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What is the Best Diet for Busy Moms?

Date 2018-09-28 Author Allie Wooldridge Category body

Deciding that I need a little help with weight loss or eating healthier should be as simple as deciding it. However, I have found it is anything but simple. With all the options out there for diets the choices are endless.

I always research (in the little time that I have) the diets I am thinking of trying and will find positive and negative reviews, and success and failure stories for each. Picking a diet to follow usually leaves me excited for a minute and then uncertain. Often, I feel that maybe I made the wrong choice. This uncertainty leads to dissatisfaction, non-compliance, and an image of inconsistency.

With all the options available to me I feel overwhelmed by the simple decision to make a positive change in my life. So is there a solution to the mystery of the perfect diet? Does one way of eating really beat out the rest?

After years, 18 to be exact, of trying every diet out there, I believe I have the answers to those questions ☺. I no longer need to feel indecisive when I want to change my eating habits or my body. I no longer have to second guess my decision, sit in limbo while I am trying to figure out which diet is best, bounce from trainer to trainer to see whose philosophy works best, or spend hours cooking in order to make meals for my family and separate ones for myself!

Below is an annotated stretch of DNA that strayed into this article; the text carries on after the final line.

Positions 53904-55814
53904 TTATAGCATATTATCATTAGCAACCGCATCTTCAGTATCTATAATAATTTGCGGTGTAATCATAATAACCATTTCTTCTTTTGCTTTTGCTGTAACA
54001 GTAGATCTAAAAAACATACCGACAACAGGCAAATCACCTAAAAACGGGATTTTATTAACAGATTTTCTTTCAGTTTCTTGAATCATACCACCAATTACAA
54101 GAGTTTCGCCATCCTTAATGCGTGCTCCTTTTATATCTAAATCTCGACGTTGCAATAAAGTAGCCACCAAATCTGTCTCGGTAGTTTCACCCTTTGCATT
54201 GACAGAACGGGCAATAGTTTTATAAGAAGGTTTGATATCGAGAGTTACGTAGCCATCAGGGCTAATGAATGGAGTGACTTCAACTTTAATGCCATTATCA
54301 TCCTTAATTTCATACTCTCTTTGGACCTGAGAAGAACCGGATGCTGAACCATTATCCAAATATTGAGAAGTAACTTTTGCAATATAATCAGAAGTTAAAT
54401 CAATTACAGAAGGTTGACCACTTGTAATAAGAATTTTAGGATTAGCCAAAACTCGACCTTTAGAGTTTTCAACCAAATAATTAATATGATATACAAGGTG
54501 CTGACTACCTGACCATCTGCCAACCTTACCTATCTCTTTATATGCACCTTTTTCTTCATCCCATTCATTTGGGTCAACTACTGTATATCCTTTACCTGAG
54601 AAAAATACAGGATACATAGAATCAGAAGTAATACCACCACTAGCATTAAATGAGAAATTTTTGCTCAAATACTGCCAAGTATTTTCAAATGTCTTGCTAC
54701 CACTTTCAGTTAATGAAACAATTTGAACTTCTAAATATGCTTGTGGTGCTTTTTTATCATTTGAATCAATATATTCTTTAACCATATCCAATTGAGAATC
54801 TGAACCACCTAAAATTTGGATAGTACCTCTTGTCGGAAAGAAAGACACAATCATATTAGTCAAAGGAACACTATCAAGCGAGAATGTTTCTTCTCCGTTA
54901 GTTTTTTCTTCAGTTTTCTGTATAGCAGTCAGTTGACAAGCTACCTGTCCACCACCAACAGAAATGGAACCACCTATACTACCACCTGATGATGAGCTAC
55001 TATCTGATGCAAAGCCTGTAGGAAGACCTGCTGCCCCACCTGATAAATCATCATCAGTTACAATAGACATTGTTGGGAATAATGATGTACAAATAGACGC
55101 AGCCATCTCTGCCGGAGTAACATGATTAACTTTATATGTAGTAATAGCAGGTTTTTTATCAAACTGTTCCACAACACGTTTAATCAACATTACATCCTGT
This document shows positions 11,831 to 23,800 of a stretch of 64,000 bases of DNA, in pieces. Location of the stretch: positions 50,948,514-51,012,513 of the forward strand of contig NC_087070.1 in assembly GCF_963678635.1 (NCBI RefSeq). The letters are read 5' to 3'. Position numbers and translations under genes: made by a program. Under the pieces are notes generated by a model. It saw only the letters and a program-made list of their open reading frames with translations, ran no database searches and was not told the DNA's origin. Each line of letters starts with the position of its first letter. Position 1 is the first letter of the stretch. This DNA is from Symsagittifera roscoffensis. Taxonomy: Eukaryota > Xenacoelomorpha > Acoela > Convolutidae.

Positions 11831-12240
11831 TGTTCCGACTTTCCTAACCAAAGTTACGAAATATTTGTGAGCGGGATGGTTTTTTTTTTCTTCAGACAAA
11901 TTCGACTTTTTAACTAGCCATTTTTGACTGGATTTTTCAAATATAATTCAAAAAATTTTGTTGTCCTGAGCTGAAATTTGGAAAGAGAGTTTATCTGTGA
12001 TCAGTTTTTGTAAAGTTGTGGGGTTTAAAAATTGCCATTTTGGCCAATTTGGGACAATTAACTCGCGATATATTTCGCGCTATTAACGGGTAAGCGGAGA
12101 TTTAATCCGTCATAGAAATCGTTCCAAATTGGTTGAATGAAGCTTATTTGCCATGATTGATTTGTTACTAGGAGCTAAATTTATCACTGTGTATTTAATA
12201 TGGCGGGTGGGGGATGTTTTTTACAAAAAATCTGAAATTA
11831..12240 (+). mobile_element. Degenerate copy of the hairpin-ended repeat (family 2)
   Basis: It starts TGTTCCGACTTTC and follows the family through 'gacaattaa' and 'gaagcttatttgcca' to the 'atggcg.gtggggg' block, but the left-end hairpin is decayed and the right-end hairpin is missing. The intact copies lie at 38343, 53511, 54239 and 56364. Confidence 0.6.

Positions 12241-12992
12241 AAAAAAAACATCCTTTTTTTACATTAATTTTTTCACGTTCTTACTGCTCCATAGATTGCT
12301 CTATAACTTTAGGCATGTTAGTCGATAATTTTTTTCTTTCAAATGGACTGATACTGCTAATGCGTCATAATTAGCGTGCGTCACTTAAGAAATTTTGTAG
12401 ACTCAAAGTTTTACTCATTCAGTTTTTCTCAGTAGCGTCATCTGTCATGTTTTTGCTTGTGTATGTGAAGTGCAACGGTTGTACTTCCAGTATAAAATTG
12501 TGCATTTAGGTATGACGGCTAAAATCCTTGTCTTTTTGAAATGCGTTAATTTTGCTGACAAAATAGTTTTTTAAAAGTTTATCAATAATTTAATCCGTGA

“Eating well is a form of self-respect.”
~ Unknown

Let me clarify some of the most “on trend” (that should tell you something about these ways of eating right there) diets right now:

  • Ketogenic/Keto: The most popular food trend right now, it emphasizes a high intake of healthy fats, a low intake of carbohydrates, and a moderate intake of protein. Pasta, bread, oats, cereals, grains of any kind, and honey are not optional when choosing this diet.
  • Paleo/Caveman: This diet focuses on consuming only foods that would have been available by our ancestors during the hunting and gathering years. Eating high amounts of fruits, nuts, vegetables and meats, and eliminating dairy, grains, sugar, legumes, processed foods, alcohol, and coffee.
  • Whole30: As the name suggests this is a 30 day diet where you consume only foods that have one ingredient in them. No counting or measuring is needed during these 30 days. Just clean, whole, unprocessed foods. Sugar, alcohol, sweeteners, legumes, grains, dairy, and soy are not allowed.